Robert Daland of U.C.L.A. will speak at the UCSD Linguistics Department Colloquium on May 17, 2010, at 2:00 pm in AP&M 4301.
The role of phonotactic grammar in word recognition models
Phonology is an important component of speech processing. In this talk, I will argue that what the phonotactic grammar should do is assign probabilities to novel forms, which represent the likelihood that a novel word of the language would take the given form. Several lines of argument converge on this position. First, open-vocabulary word recognition formally requires a component that does this. Second, there is an emerging consensus that gradient phonotactic effects require a scalar rather than a categorical/binary grammar; scalar theories have a natural probabilistic formulation. Third, such a probabilistic formulation provides a more elegant account for Possible Word Constraint (PWC) effects (Norris, McQueen, Cutler, & Butterfield, 1997) than in existing models (Norris & McQueen, 2008).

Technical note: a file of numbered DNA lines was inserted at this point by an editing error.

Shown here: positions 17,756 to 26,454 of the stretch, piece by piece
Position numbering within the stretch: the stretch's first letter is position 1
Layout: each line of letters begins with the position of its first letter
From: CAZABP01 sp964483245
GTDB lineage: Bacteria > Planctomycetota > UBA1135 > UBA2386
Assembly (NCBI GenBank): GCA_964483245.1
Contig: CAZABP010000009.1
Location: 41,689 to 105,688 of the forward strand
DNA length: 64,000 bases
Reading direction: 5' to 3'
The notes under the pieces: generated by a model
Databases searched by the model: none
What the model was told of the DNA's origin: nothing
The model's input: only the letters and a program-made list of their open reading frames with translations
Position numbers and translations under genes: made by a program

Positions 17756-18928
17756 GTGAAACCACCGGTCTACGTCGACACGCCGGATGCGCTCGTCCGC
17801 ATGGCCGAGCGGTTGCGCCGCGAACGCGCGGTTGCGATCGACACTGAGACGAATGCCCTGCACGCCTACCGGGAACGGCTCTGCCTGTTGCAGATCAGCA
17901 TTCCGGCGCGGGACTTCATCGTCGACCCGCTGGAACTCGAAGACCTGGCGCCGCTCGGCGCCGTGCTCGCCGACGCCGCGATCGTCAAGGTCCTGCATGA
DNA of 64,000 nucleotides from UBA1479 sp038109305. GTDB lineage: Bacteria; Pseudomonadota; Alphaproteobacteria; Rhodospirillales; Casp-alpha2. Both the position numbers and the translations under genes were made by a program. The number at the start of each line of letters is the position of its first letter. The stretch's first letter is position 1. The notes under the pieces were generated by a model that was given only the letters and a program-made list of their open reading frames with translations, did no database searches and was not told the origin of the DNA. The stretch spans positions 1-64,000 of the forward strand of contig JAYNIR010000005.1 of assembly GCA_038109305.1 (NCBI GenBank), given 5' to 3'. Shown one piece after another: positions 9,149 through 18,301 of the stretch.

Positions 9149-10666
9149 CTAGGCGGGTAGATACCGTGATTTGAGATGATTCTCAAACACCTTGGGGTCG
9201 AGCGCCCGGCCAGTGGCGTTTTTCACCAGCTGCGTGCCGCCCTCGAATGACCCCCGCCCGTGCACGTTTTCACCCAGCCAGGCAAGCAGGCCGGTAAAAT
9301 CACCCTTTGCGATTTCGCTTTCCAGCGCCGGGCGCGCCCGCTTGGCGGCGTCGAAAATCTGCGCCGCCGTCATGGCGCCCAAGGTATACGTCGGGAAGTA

After developing this theoretical argument, I turn to a novel empirical prediction -- that novel words will follow the probability distribution of the phonotactic grammar. This prediction is tested using editions of the UCLA Slang Dictionary collected by Munro and colleagues (1989, 1993, 1997, 2001, 2005, 2009). Broadly speaking, slang words do follow the phonotactics of the language as a whole, but exhibit notable fine-grained differences, including a distributional preference for marked obstruents in certain positions (e.g. word-final /f/), and a dispreference for marked prosodic patterns (e.g. iambs). Some surprising and unsurprising frequency effects are documented as well.